A continuation... During the last episode I described the experience of waking up in an airplane hangar as a prisoner of Saddam Hussein. This article provides the detail of how I ended up there in the first place. |
Last week seemed like an eternity ago. Ernie and I flew into Baghdad from Bologna, Italy to confer with the Iraqi oil minister. It was Ernie's gig, not mine. I was supposed to head for Singapore, but Ernie talked me into making a detour and accompanying him to Baghdad. Thought I could lend him some kind of support during his negotiations since I was somewhat experienced in the Arabic culture. We decided to stop at our local office before checking into a hotel, and were there accosted by the Iraqi Militia who herded us and all other building occupants into several waiting buses. Arms and legs were shackled, and we were chained to each other when moving to and from the buses. Like us, the other building occupants represented either European or American firms, most having to do with oil drilling or servicing. Though most of us were westerners, the militia brought along our local staffs as well; anyone present at the time.
We had a small fifth-floor office normally staffed by an engineer, Flipos, an Iraqi Christian, Latif, an Iraqi Jew, and an Iraqi government specialist, Katani, a Shiite originally from Iran. Katani's Islamic status didn't seem to matter. Anyway, local staff members were not allowed to return to their families in Baghdad, but were sequestered with us. Of all of us, the local workers seemed most distraught, and we spent a lot of time comforting them--or trying to anyway. Some of Latif's relatives had been executed over the years, so the Iraqis' distress was from anticipation of history being repeated while ours' was mostly from fear of the unknown.
However, our bus did include one soft, fleshy, sniveling bureaucrat who said he worked for a US congressman from New England. Said his name like it should mean something to the rest of us. It didn't. He loudly denounced US attitudes about Islam and Iraq. Said he and his boss were advocates of Saddam. He went on to complain that he did not belong with our ilk, and demanded special treatment. (NOTE: Isn't it amazing that our elected officials and their staffs are increasingly turning into our perception of former Communist Party bosses and Nazi bigwigs? They demand entitlement. Orwell's "Animal Farm" comes to mind.) Actually, the bureaucrat did receive a kind of special treatment. He got it in the form of a punch in the face from one of the guards. Guard really leaned into it. Bureaucrat actually started crying. I could understand the fat-ass coward being frightened. Hell, we all were. But I also pegged him as one who would gladly throw the rest of us under the bus to save his own skin.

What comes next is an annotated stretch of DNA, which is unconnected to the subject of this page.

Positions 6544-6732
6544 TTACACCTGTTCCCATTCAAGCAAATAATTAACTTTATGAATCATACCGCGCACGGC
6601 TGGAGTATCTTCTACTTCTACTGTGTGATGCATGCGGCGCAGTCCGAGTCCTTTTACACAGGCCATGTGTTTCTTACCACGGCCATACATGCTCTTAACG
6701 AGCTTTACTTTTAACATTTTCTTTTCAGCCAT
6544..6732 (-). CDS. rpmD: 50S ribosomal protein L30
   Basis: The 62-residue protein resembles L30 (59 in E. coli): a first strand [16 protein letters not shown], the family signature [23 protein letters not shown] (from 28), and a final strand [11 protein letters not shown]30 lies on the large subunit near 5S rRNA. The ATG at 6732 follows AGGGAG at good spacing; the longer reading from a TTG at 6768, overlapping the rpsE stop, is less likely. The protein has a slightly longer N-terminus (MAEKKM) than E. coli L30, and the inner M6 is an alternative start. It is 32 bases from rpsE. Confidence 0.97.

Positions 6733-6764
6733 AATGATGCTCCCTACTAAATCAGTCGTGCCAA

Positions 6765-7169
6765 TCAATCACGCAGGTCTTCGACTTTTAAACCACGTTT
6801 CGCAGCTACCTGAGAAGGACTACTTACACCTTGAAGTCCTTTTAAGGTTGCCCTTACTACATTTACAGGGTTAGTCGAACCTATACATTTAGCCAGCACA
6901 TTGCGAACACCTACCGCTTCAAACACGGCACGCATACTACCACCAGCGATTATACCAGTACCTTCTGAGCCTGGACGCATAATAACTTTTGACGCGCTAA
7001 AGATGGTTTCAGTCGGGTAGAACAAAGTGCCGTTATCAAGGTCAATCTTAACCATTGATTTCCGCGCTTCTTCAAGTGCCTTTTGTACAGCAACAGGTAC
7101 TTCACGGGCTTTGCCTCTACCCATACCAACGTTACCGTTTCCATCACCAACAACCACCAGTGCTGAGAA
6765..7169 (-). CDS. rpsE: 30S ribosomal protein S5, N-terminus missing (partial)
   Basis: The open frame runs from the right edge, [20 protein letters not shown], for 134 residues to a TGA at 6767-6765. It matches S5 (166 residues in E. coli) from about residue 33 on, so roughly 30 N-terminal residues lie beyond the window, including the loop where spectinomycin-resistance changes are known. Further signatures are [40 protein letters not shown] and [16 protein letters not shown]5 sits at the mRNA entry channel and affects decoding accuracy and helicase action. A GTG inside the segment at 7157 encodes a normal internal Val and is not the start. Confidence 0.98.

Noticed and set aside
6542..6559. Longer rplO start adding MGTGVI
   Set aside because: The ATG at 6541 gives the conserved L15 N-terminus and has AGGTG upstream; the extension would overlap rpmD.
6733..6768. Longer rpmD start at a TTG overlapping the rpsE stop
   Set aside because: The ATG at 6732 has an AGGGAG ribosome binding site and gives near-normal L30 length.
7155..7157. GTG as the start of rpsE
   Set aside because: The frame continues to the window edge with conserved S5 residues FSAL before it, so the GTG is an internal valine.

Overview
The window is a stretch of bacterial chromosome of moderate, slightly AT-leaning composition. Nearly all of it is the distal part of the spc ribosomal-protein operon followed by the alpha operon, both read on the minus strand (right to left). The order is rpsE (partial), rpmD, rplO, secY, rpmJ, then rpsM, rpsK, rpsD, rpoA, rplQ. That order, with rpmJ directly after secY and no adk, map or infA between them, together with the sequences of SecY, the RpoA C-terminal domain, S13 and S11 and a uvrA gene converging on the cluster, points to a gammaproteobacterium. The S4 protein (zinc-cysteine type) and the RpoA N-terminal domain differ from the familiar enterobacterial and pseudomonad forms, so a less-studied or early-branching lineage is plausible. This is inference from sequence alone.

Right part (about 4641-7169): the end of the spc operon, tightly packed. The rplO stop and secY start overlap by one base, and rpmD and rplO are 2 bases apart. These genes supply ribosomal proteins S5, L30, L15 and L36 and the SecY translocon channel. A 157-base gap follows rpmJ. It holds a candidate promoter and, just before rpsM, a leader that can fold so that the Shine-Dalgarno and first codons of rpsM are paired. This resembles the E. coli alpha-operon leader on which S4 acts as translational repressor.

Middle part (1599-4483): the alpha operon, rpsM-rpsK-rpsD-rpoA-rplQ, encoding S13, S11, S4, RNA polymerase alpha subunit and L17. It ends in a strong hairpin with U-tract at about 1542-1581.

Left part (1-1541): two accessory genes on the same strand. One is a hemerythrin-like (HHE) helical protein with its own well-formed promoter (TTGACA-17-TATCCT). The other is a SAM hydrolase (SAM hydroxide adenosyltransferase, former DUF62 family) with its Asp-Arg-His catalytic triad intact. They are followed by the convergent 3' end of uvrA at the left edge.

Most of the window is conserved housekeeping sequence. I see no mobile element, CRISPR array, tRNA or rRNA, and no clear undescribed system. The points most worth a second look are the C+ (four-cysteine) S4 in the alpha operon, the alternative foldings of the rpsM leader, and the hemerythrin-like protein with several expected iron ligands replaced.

Our passports and all other possessions were confiscated. We were only allowed to keep the clothes on our backs, and our toiletries articles. After a bumpy and dusty ride of maybe forty-five minutes, we were delivered to an old airplane hangar (our new home), and told to align by nationality. We did some meaningless circling but remained with our office mates. The guards could have arranged us by using our passports, but seemed bored, so as long as we acted like we were obeying they seemed satisfied.
The guard, whom I learned later was Tariq, confronted Ernie and shouted, "What is your country?"
"Switzerland." That was true. Ernie ran our Italian operation.
"And you?" he said to me.
"Switzerland." Well, my family immigrated to America from Switzerland.
Tariq moved on...
Now it was the next morning after my sink bath courtesy of Tariq. The guards prodded everyone awake and motioned to a long table at the opposite end of the hangar from the big doors. On it were fifteen-inch rounds of pita bread, still warm, some baklava, Arabic coffee, and juice. After eating, mostly in silence, at the insistence of the guards ("No talking!"), we were shackled, and roughly man-handled into two waiting buses. Those who stumbled were rewarded with a punch or a kick.
Next time: FREEDOM!
Copyright by Gene Myers Author of "After Hours: Adventures of an International Businessman" web site: www.strategicpublishinggroup.com/title/AfterHours.html Also available on www.amazon.com and www.barnesandnoble.com and www.borders.com
Coming August 23, 2010 from Gene Myers and PublishAmerica: "Songs from Lattys Grove"
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